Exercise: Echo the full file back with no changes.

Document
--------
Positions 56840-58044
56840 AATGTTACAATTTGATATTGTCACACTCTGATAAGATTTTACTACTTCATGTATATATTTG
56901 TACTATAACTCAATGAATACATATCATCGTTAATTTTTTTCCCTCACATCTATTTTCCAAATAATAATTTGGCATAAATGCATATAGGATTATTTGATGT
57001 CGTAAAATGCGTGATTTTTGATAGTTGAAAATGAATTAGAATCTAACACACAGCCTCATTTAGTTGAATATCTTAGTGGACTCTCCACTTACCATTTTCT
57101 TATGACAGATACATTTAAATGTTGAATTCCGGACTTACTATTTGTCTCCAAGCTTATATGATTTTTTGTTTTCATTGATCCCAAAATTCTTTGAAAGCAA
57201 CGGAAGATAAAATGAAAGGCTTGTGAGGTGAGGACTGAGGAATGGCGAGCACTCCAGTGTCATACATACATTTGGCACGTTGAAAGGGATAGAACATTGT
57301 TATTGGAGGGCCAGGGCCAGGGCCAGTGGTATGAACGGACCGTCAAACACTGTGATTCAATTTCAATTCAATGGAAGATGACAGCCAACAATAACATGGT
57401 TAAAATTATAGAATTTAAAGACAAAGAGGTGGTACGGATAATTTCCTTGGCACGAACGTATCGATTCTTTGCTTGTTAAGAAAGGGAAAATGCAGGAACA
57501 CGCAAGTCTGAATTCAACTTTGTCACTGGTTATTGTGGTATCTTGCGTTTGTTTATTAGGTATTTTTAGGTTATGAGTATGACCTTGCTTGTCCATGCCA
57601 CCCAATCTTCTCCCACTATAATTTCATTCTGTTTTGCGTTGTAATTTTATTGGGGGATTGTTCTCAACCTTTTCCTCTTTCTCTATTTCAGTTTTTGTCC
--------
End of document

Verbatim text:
Positions 56840-58044
56840 AATGTTACAATTTGATATTGTCACACTCTGATAAGATTTTACTACTTCATGTATATATTTG
56901 TACTATAACTCAATGAATACATATCATCGTTAATTTTTTTCCCTCACATCTATTTTCCAAATAATAATTTGGCATAAATGCATATAGGATTATTTGATGT
57001 CGTAAAATGCGTGATTTTTGATAGTTGAAAATGAATTAGAATCTAACACACAGCCTCATTTAGTTGAATATCTTAGTGGACTCTCCACTTACCATTTTCT
57101 TATGACAGATACATTTAAATGTTGAATTCCGGACTTACTATTTGTCTCCAAGCTTATATGATTTTTTGTTTTCATTGATCCCAAAATTCTTTGAAAGCAA
57201 CGGAAGATAAAATGAAAGGCTTGTGAGGTGAGGACTGAGGAATGGCGAGCACTCCAGTGTCATACATACATTTGGCACGTTGAAAGGGATAGAACATTGT
57301 TATTGGAGGGCCAGGGCCAGGGCCAGTGGTATGAACGGACCGTCAAACACTGTGATTCAATTTCAATTCAATGGAAGATGACAGCCAACAATAACATGGT
57401 TAAAATTATAGAATTTAAAGACAAAGAGGTGGTACGGATAATTTCCTTGGCACGAACGTATCGATTCTTTGCTTGTTAAGAAAGGGAAAATGCAGGAACA
57501 CGCAAGTCTGAATTCAACTTTGTCACTGGTTATTGTGGTATCTTGCGTTTGTTTATTAGGTATTTTTAGGTTATGAGTATGACCTTGCTTGTCCATGCCA
57601 CCCAATCTTCTCCCACTATAATTTCATTCTGTTTTGCGTTGTAATTTTATTGGGGGATTGTTCTCAACCTTTTCCTCTTTCTCTATTTCAGTTTTTGTCC